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Royal Doulton’s Boy on a Crocodile brings £7000

15 April 2013Written by Roland Arkell

Among the most elusive of all Royal Doulton HN series figures is the curious model of a winged cherub astride a crocodilian known simply as ‘Boy on a Crocodile’.

Designed by Charles Noke in 1920, HN373 is well known via the collecting literature but, with fewer than half a dozen recorded, only rarely do they appear on the marketplace.

The Boy on a Crocodile in the Royal Doulton Museum collection dispersed by Bonhams in October 2004 sold for £7500 while another offered by Bearnes of Exeter in July 2006 took £9000.

So Doulton specialistsLouis Taylorof Hanley, Stoke-on-Trent were pleasantly surprised when another arrived over the counter in time for their two-day antiques sale last month.

It was not in the best condition (the head and a claw had been broken and reglued and the metallic reins that are secured via two holes in the crocodile's mouth were missing), but the auctioneers were happy to enter it with an estimate of £2000-£3000.

It was the first time they had sold this model (although in December 2011 they had taken £880 for a related white-glazed figure of the crocodile, minus its rider). Huge interest followed and bidding reached £7000 before it sold to a buyer in the United States.

Jester Prototypes

Two Doulton one-off prototype figures of jesters were consigned by a collector with estimates of £4000-6000 apiece. Neither was of any great age (marked to the base Property of Royal Doulton Factory, they were perhaps as recent as the 1990s), but the subject matter has particular resonance with Doulton figure collectors.

The 9½in (23cm) figure of a kneeling jester holding a lute sold for £5000, while a similar 10in (25cm) group of a jester seated on a panelled chest, a juggling ball in his hand, took £4800.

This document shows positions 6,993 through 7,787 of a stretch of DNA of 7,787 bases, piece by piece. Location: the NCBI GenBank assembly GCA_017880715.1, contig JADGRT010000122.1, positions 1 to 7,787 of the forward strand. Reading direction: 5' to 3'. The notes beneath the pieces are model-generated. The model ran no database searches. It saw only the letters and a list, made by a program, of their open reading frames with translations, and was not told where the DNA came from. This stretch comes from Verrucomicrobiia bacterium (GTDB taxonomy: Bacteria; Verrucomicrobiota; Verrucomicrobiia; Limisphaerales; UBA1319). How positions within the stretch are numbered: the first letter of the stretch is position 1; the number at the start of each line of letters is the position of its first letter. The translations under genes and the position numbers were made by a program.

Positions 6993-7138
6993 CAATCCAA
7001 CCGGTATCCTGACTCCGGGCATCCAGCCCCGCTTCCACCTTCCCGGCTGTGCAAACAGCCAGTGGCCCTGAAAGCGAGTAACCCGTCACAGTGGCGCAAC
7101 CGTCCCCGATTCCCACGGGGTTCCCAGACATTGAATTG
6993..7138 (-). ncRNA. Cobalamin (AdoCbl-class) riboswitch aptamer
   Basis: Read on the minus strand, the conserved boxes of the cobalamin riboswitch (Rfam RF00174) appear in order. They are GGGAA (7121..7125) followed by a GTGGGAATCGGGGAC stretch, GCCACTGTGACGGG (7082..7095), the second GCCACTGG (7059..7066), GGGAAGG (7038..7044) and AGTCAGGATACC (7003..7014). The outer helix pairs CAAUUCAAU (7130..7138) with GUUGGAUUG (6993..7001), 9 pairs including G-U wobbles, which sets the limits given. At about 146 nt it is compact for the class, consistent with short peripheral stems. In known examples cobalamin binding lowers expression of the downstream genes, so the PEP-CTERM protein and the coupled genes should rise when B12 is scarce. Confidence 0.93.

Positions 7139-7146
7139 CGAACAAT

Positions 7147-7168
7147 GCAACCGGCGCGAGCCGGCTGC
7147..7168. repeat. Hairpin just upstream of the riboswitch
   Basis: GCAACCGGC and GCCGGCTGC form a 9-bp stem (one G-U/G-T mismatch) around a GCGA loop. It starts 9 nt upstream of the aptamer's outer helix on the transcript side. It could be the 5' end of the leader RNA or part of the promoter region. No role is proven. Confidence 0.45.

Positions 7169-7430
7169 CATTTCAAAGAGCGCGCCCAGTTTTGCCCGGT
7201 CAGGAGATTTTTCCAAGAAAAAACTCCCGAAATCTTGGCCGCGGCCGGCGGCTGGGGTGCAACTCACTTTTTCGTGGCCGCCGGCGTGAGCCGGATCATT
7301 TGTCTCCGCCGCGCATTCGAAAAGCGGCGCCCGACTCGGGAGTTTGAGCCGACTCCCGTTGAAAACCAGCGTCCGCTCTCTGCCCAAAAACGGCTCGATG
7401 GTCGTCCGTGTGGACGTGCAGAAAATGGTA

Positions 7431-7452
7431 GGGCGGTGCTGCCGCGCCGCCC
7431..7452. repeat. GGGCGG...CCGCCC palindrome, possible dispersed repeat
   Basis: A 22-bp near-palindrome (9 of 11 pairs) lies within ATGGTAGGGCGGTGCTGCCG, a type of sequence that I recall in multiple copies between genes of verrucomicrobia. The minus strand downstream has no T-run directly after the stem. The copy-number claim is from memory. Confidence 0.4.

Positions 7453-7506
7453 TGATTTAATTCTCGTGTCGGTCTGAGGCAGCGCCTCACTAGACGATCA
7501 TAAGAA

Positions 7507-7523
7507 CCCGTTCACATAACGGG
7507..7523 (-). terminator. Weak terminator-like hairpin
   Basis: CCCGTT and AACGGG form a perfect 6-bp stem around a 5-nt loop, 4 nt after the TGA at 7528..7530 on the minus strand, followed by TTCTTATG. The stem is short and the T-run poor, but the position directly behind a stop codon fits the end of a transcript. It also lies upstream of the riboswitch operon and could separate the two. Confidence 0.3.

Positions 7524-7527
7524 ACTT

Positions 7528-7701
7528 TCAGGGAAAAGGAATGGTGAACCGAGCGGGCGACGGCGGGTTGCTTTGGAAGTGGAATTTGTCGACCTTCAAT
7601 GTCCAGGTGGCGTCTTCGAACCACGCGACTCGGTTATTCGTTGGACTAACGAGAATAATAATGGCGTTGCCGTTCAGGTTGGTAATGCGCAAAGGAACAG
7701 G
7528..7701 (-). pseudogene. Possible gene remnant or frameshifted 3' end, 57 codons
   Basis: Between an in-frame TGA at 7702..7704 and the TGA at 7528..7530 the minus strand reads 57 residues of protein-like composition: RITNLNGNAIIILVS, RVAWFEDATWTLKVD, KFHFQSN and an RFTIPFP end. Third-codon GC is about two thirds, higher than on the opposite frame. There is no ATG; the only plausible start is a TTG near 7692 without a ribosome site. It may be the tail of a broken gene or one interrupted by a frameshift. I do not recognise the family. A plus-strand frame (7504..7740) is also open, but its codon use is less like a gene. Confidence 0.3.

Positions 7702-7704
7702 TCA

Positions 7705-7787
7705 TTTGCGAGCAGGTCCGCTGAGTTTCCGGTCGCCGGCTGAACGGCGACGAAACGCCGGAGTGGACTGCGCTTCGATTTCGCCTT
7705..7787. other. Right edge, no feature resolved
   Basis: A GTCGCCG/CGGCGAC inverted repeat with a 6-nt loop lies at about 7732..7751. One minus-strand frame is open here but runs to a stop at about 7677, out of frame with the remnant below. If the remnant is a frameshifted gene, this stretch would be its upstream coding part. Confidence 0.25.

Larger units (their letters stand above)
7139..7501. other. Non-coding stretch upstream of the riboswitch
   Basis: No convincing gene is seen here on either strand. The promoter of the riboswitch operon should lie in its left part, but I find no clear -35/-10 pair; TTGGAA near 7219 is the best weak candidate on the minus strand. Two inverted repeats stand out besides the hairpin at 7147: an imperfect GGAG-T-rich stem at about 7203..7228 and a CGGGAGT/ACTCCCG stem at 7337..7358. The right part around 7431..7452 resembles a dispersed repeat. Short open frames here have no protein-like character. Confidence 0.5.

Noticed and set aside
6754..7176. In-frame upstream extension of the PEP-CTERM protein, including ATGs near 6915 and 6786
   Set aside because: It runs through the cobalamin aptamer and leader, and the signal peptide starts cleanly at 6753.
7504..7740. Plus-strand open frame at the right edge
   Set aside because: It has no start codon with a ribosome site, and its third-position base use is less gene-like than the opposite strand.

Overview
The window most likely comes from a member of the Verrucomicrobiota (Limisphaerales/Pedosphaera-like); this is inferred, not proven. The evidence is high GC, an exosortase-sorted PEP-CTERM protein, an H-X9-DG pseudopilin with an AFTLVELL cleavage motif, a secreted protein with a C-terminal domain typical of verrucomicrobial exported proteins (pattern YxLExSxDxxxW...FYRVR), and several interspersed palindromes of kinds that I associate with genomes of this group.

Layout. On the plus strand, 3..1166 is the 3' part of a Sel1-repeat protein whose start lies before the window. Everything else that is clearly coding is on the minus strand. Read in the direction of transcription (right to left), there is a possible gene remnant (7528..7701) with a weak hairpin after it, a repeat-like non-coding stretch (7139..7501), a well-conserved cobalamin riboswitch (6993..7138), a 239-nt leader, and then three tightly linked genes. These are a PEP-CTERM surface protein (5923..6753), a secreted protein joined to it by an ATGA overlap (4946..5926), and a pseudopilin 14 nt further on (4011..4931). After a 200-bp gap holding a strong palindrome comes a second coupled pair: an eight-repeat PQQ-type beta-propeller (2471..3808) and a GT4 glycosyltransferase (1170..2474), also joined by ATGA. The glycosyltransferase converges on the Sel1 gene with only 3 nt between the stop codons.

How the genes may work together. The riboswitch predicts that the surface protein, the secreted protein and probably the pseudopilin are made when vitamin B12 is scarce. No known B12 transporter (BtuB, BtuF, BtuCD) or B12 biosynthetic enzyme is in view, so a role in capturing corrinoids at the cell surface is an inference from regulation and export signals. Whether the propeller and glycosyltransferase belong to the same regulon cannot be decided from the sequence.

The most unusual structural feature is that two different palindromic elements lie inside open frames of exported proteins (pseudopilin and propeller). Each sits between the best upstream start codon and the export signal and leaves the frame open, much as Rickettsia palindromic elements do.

Both sold to a UK collector against competition from America.

Character Jugs

Two factory prototypes among the character jugs generated four-figure sums.

The most desirable of these was a piece that never made it into production, a large jug of John Gilpin whose exploits on a runaway horse provided the basis for a popular 18th century comic ballad. The poem tells how Gilpin and his wife and children became separated during a journey to the Bell Inn, Edmonton - the name inscribed to the signpost that forms the jug's handle.

Estimated at £3000-4000, it took £3600 from an Australian collector.

Modelled by Stanley James Taylor, the Thomas More jug (D6782) was issued in 1987 and today sells for around £50. However, the example here, desirable for its factory backstamp reading Property of Royal Doulton and a certificate vouching for its authenticity, took £1100.

Carlton Ware

The surprise package on the second day of this March 11-12 sale was provided by a 6in (15cm) Carlton Ware lustre vase decorated in the Art Deco style with a gossamer-winged fairy. It created much interest and the hammer fell at £2500 - a price many times the £100-150 estimate and somewhat reminiscent of the market peak in the late 1990s.

The Fairy pattern, designed by Violet Elmer (who also produced the equally elusive Red Devil design) seems to have been produced in two colourways, in lustre orange (pattern 3576) and in lustre blue (pattern 3564) as seen here.

The buyer's premium was 17.5%.

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